Support networks are the connective tissue of a healthy life, for teens and adults alike. We’re social creatures, and we need each other. Encourage your teen to build connections with supportive peers and lean on them when their help is needed (and vice versa).
10. Getting Professional Help
During the back-to-school season, the pressures and anxieties may be especially intense for some teens, leading to potential mental health or substance abuse issues. A teen treatment program can be a critical support system for both teens and parents.
Such programs provide professional assessment, individualized treatment plans, counseling, and ongoing support tailored to each teen’s unique needs. For parents, it offers education and guidance on how to support their child’s mental well-being. Ultimately, the program can help foster resilience, enhance coping strategies, and ensure that the teen is mentally and emotionally prepared to face the challenges of the new school year.
Questions and Answers
Here at Visions, we field questions from teens and parents alike, especially about the challenges of balancing your own needs with your ongoing (and often growing) responsibilities. Some of the questions we get from both teens and parents on the topic of getting back to school include:
How can I communicate my needs to parents or teachers if I’m feeling overwhelmed? Sometimes, it helps to start by writing things down. You don’t even have to show anyone what you’ve written – but itemizing or at least putting your feelings into print can help you consolidate and sort through your emotions, and be more direct with how you’re feeling, and what you’re feeling.
What should I do if I’m having trouble making new friends? Common interests are often the best way to meet peers at school or outside of school. Look for clubs or extracurricular opportunities to spend time with others in an activity that you enjoy, whether it’s video gaming, sports, chess, tabletop games, or specific subjects of study (in a study group).
What can I do to help my teen avoid burnout during the school year? Keep a close eye on how your teen is spending their time. Are they procrastinating more than usual? Are they putting off their chores and academic responsibilities? These are usually telltale signs that your teen is having trouble with both managing their time, and mentally managing their workload. Make sure they’re keeping on top of things a day at a time, rather than pushing through an avalanche of overdue schoolwork.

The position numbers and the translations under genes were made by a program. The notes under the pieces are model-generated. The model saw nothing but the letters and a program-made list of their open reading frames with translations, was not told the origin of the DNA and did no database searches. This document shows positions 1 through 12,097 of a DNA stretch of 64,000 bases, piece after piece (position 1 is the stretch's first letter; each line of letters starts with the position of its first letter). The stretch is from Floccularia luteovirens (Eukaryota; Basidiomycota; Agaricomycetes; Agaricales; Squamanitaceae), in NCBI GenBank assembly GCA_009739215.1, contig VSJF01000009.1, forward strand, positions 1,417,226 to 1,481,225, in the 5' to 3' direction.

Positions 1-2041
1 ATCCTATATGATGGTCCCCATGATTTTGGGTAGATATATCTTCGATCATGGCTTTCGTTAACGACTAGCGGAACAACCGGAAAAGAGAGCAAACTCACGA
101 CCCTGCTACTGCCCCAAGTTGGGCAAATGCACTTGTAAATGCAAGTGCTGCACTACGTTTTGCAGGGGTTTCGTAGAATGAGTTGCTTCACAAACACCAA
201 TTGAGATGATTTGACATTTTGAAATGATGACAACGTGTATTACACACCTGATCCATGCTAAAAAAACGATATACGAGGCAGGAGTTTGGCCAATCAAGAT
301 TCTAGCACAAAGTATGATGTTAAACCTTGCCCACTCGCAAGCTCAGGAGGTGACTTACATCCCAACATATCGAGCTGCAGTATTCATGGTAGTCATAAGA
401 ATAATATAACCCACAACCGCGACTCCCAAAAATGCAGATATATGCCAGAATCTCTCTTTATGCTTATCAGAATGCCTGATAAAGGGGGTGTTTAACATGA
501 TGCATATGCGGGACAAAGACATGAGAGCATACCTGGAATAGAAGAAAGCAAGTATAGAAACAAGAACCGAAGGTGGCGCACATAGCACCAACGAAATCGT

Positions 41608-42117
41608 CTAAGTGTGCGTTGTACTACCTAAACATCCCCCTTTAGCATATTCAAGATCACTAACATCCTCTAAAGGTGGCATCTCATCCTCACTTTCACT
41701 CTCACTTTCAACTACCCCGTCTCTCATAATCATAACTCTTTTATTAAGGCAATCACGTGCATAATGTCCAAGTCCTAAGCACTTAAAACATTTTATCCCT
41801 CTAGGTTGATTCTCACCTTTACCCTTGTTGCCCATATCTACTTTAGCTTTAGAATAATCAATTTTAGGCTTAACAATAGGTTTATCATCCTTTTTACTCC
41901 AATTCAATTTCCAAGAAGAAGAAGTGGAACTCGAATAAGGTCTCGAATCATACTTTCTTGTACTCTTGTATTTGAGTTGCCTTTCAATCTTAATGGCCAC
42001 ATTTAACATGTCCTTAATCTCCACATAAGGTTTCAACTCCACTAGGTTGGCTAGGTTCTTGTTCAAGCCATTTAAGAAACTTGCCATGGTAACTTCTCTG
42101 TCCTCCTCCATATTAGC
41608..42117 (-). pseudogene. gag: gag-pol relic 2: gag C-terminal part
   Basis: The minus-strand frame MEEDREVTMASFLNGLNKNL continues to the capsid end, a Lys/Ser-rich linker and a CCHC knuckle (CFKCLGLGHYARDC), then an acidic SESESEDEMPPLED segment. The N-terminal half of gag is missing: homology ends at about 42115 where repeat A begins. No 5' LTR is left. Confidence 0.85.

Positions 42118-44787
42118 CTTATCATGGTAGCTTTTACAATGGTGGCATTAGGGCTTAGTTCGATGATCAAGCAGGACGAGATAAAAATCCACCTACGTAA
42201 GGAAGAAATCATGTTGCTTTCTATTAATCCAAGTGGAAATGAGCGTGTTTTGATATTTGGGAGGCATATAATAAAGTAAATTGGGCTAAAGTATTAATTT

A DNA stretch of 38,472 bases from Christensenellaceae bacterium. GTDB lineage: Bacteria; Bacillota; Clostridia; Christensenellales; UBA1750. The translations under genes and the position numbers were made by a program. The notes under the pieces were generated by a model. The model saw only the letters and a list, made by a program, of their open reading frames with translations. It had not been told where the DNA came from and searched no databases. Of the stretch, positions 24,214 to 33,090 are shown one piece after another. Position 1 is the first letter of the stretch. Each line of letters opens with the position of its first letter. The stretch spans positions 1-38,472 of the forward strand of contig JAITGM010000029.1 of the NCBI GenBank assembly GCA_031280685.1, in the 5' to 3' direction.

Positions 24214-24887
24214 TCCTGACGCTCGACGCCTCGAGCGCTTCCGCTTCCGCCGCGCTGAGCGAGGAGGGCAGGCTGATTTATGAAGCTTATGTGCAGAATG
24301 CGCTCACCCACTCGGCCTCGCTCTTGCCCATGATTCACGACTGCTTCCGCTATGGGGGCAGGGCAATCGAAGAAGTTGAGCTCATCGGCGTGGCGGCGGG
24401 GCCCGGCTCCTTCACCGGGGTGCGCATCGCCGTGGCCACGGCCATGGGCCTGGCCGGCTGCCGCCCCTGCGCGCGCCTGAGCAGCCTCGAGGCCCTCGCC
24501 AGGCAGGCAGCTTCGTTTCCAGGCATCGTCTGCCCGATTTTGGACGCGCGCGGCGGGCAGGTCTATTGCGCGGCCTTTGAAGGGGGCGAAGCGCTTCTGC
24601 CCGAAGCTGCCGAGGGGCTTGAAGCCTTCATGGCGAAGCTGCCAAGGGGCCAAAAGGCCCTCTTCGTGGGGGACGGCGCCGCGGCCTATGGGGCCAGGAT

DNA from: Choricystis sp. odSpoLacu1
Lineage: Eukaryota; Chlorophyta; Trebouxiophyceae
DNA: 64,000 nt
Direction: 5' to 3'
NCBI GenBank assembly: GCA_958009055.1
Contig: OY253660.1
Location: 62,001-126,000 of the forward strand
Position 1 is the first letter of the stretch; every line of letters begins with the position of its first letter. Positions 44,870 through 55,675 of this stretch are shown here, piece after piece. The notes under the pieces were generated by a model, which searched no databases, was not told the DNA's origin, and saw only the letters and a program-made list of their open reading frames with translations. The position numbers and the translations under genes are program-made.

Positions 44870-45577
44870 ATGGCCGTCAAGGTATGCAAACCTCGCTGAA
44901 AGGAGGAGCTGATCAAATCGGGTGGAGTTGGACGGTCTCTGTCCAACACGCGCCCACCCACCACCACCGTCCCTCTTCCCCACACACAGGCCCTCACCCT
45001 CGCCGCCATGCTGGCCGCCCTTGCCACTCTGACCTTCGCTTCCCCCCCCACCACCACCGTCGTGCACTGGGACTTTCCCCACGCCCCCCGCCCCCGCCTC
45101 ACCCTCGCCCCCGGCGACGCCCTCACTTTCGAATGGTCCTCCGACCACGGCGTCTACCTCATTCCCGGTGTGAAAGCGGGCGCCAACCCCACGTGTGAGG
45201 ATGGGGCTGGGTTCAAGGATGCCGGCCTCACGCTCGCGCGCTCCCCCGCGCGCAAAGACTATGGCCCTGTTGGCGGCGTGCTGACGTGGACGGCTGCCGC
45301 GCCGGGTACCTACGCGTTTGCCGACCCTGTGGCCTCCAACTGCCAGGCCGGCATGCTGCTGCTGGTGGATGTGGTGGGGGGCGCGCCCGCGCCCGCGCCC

How can I help my teen if they’re anxious about returning to school? Some teenagers get more anxious about returning to school than others. Sit down with your teen and talk to them about what they’re worried about. Listen to their worries and acknowledge them. Talk to them about what you might be able to do together to help resolve these worries. Ask them what they might be looking forward to at school, such as seeing old faces again or the routine and structure of a school week. Help them focus on the positives, first and foremost.
Sometimes, the stress of getting back to school can reveal a deeper problem. Adolescence is a common period of onset for mood and anxiety issues, which can develop into conditions over time. However, these conditions, like depression and social anxiety, are treatable. Get in touch with us at Visions to learn more about our teen treatment programs.
Now that you have some back-to-school tips for parents, you can move forward and help your teen transition back to school.
As the new school year begins, remember that mental health is as important as physical health.
By fostering better communication skills, setting realistic expectations, practicing self-care, and seeking support when needed, both parents and teens can navigate the back-to-school transition without a hitch. Work with us at Visions to help your teen achieve their best self.